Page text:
1 Mile at Larabee State Park/Wildcat Cove

DATE OF SWIM: 7/12/20

A sunny, low visibility swim along rocky coastline, where I met friendly local swimmers, swam around two boulders protruding from the sea, and saw a family of seals!

Route

Wildcat Cove (Larabee Boat Ramp) - 1/2 mile out and back (Bellingham, WA)

Distance

1 Mile

Water

Mid 50s

Support

Buoy and new swim buddies!

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Friendly Swim Communities Everywhere! 

I've visited Bellingham many times now from Seattle as it's only 1.5 hours away. Bellingham is a small coastal town, with endless opportunity for and accessibility to outdoor activities. If you live in Bellingham, it's safe to probably say you love the outdoors. I've wanted to swim for a while now in Bellingham, and I finally made it happen, thanks to the welcoming swim community there! 

I planned the trip by first reaching out to the Bellingham Open Water Swimming group on Facebook. A few very kind locals contacted me via Messenger after I expressed I'd love to swim with people when visiting. We set a time, and I set off from Seattle. Ironically, the open water swimming community in Bellingham is smaller than the community in Seattle, but the swimming may be even MORE beautiful. 

I have to say, one of the reasons why I love swimming is the welcoming, adventurous community. I've found that swimmers around the globe share these characteristics. If you're a swimmer, we'll likely get along!

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Out to Chuckanut Drive 

The locals I touched base with suggested we meet at the Larabee Boat Ramp/Wildcat Cove in Larabee State Park. The drive out to Larabee State Park is gorgeous - through farmland, mountains and expansive coastal views out to the San Juans along winding Chuckanut Drive. Stopping in Bow Edison (Terramar Brewery is my new favorite) is a must-do. Bow Edison is a cute little farming town with an art gallery, a delicious bakery (Tweets) and a few restaurants.  

A Sunny Swim and a Family of Seals 

 

The local swimmers I'd connected with met me at the Larabee State Park Boat ramp and we suited up, collectively deciding to wear wetsuits. I don't have a way to measure temperature on my swims, but I guessed (and the locals confirmed) that it likely was a bit colder than Seattle water since we were further north. We talked about how there were no lions mane jellyfish in the water - this was a huge relief from the regular encounter with lions manes in Seattle (one time I saw 5 on a single swim). 

The group set off for their regular swim - a swim around a far off boulder protruding from the sea, along rocky coastline dotted with madrona trees. The locals that I swam with were extremely helpful, guiding me along the way as they instructed me to swim by the two boulders and stopping a few times to check to make sure I was feeling good while swimming.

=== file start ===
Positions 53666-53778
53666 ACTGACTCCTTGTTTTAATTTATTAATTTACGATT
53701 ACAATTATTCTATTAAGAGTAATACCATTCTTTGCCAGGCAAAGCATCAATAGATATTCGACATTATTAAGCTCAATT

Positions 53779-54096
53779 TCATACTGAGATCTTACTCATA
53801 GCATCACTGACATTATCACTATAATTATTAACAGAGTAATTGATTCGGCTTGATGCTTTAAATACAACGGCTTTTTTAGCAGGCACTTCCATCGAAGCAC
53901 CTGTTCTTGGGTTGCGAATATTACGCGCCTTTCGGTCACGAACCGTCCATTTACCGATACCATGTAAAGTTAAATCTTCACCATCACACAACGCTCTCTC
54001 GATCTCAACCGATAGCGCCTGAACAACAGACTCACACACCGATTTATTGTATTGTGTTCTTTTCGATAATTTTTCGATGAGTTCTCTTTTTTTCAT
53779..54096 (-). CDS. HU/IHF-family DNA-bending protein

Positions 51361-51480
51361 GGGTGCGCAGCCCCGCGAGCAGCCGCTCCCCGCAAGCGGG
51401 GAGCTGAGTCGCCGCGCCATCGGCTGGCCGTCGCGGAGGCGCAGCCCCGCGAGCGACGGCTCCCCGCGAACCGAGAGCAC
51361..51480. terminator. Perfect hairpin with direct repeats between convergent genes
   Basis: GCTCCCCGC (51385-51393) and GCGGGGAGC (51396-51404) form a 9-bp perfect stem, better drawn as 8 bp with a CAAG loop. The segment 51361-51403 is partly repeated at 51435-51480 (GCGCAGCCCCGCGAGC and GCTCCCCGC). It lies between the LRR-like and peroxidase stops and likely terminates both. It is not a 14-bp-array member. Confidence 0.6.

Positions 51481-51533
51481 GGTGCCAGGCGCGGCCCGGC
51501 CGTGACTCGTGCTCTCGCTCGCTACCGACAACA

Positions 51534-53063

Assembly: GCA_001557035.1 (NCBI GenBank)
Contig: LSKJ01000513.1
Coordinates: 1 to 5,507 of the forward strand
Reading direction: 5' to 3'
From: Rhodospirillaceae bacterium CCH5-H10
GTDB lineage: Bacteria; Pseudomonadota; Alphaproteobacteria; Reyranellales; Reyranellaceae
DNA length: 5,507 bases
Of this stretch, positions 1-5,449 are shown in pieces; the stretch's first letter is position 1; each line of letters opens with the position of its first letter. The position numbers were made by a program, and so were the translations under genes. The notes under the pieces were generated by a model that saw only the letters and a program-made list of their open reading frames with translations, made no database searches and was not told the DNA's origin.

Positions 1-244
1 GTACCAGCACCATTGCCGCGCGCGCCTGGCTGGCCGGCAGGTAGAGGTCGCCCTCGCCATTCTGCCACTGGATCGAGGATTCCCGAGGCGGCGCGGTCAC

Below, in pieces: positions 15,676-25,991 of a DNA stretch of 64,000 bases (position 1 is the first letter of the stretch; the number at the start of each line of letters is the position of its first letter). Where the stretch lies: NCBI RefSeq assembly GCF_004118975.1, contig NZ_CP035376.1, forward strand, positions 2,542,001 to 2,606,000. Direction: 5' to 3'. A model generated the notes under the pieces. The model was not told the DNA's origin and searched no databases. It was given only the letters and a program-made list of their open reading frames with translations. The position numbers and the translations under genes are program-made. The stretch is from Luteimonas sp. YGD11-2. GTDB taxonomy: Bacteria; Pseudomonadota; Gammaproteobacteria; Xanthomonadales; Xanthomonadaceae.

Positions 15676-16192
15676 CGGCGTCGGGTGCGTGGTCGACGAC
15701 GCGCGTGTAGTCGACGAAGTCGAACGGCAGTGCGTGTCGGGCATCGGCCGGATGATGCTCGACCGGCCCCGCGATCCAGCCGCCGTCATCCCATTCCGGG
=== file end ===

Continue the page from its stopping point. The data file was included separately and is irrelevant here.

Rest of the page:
We eventually swam to our final destination through the murky water - a large boulder sticking out from the sea covered in barnacles. I swam out to stand on it and the locals I was with told me it's where seals normally bask in the sun. I hesitated, unsure if I wanted to potentially disturb any seals. Apparently they normally rested on the other side from where I got out to stand, so I decided it was okay to continue.

 

As soon as I stood on the rock, five seals popped their heads out of the water close by us. It was the largest number of seals I'd ever seen at one time! A family of seals! 

Dreams of Rocky Coastline

 

We headed back towards the boat ramp after reaching the large boulder, and swam against a strong current. I definitely felt like the swims in Bellingham are likely more difficult than those in Seattle. The current felt powerful and wild. The water and rocky coastline reminded me of swimming Sandycove Island or in Maine as a child, and like I was really truly experiencing "wild swimming." I loved every moment of it! I imagined what it would be like to live here and swim this type of terrain on a regular basis. 

Once we got back to the boat ramp, we chatted and shared a delicious treat made kindly by one of the swimmers. We talked of local legend about the rock we swam to, living in Bellingham, and the swim community there. 

This swim was truly amazing, and the community so welcoming and kind. Thank you Bellingham Open Water Swimmers for welcoming me (with socially distant) arms! I can't wait to join you all again!

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NOTE: I am not an expert and this site is meant to give you tips on OWS and some ideas for adventures. If you're really serious about OWS, a swim coach is probably helpful. Your safety is ultimately in your own hands. Be smart out there and have fun!